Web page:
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Hints for Effective Dormroom Cooking

Hints for Effective Dormroom Cooking

By: Louis Conrad on November 2, 2014
 

Fall semester is about to begin and already you're dreading cafeteria food. You've been feasting on your mom's home cooked goods for some three months now and you're loth to give them up. Don't despair; going back to college doesn't mean going back to humdrum cuisine. You can pickle and can your mom's favorite recipes...and we'll tell you how!

Pickling is the means by which people preserve food. Pickling can entail allowing fruits and vegetables to ferment, or it can meaning dousing fruits and vegetables in a mixture of vinegar and sugar. Pickling was a popular means of preserving food in the nineteenth century. Here's a recipe for pickled onions from an early cookbook:

"Choose the small silver-skinned variety. Peel and place overnight in a brine that will float an egg. In the morning drain. Put over the fire to boil enough vinegar to cover the onions and about one teaspoonful each of allspice and cloves to each quart of onions. Fill the onions into the jars, adding a few small red peppers, then pour over them the scalding hot vinegar and seal. A tablespoonful of sugar added to each quart of onions will improve these for many. If preferred, cook the onions until tender before placing them in the jars. Either way will make good pickles."

For those who prefer green tomatoes, here a pickle for that fruit:

"Slice without peeling one gallon of green tomatoes, and peel and slice one quart of onions. Arrange in layers in a crock, placing salt between each layer, using about one cup of salt for this amount of tomatoes. Pour over one quart of water and let stand until morning. Place in a saucepan or kettle one quart of vinegar, one cupful of water, two cupfuls of sugar, one teaspoonful each of ground mustard and pepper, one-half teaspoonful each of allspice and cloves--or one tablespoonful of mixed spice may be used,--the spices tied up in a little bag and boiled in the vinegar. Place the tomatoes in this and boil until tender, then fill jars."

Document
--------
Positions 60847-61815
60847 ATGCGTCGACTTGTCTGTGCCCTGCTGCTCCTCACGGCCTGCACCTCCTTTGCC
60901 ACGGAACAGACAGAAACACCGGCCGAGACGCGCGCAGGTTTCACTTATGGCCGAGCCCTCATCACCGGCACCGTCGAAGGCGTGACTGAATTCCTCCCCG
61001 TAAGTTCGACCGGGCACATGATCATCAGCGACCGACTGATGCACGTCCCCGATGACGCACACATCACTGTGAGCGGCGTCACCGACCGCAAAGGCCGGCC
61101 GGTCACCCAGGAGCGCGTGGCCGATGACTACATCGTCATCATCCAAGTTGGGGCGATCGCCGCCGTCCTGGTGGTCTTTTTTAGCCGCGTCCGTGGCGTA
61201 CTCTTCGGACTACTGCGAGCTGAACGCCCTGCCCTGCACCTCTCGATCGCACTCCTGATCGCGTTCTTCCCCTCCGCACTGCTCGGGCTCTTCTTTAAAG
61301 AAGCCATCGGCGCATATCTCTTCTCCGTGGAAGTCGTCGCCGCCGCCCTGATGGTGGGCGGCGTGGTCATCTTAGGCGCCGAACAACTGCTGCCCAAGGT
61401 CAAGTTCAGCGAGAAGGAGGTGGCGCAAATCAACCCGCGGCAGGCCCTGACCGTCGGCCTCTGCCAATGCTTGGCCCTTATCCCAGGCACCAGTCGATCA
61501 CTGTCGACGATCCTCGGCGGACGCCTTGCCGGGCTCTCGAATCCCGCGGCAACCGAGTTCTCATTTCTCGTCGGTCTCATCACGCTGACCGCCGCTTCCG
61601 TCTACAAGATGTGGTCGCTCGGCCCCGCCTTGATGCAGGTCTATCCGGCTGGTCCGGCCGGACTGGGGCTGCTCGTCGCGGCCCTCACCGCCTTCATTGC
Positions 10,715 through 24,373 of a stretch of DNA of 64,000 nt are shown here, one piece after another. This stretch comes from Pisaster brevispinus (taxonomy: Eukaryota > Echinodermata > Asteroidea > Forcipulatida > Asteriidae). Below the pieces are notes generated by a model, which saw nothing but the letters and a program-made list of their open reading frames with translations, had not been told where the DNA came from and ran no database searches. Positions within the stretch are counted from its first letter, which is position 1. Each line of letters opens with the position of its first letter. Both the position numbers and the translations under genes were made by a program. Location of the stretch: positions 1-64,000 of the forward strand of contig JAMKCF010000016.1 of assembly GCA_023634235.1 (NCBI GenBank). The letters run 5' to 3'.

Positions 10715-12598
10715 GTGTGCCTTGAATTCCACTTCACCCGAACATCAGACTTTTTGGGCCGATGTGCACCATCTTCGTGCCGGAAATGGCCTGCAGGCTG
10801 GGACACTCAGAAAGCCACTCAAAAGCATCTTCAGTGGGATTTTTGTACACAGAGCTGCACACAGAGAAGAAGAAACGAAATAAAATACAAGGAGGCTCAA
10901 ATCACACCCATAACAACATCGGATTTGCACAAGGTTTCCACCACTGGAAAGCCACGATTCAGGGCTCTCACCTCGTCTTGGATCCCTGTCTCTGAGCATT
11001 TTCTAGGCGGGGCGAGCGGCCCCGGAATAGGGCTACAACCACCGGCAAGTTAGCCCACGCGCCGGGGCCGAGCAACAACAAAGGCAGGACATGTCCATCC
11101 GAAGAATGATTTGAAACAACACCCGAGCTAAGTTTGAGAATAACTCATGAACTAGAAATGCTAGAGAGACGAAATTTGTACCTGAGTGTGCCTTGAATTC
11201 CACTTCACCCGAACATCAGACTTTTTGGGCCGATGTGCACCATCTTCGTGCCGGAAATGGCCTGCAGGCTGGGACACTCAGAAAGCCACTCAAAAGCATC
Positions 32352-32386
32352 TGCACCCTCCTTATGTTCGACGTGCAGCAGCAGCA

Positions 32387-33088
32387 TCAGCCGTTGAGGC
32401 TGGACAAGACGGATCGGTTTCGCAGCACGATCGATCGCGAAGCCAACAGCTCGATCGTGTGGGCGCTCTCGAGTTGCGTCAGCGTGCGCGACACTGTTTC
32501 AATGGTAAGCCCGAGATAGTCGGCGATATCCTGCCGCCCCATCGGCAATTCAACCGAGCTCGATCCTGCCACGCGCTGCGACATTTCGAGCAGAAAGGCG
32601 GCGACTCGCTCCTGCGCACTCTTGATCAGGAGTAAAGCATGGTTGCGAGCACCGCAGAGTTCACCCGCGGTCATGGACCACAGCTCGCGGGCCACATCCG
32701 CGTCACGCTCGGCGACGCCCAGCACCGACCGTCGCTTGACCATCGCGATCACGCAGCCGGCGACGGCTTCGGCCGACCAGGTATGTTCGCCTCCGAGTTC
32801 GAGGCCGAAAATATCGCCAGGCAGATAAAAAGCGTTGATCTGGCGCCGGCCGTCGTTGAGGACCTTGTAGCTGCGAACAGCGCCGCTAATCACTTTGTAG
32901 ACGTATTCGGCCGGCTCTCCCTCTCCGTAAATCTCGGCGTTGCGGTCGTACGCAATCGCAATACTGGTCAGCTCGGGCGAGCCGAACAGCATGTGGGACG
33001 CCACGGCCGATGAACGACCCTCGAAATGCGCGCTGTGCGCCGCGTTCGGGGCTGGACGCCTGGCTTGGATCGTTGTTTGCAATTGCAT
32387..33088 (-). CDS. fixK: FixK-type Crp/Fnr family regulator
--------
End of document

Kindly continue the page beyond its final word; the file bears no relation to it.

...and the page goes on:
Canned and pickled vegetables can be brought with when you head off to university. Most don't require refrigeration, and you can store them easily in your dorm. One very popular recipe is Piccalilli, the recipe for which can be found below:

"Take one peck of green tomatoes, one dozen of small onions, one quart of vinegar, one pint of water, a horseradish root, one head of cabbage, one-half dozen of cucumbers, two pounds of brown sugar, and mixed spices. Slice and chop he tomatoes, also the cabbage, the onions, and the cucumbers. Soak in a weak brine overnight, and in the morning drain off well. Place the vinegar, water, sugar, mixed spices (tied in a muslin bag), and the root of horseradish in the preserving kettle; add the vegetables and cook slowly until tender. If not salty enough, add salt to taste. Put into jars and seal."

Another tasty recipe! Next time you feel a touch of melancholy at the prospect of eating cafeteria food, make one of these recipes before you head back to school. They're tasty and nutritious, and they're sure to leave you pining for more!

 
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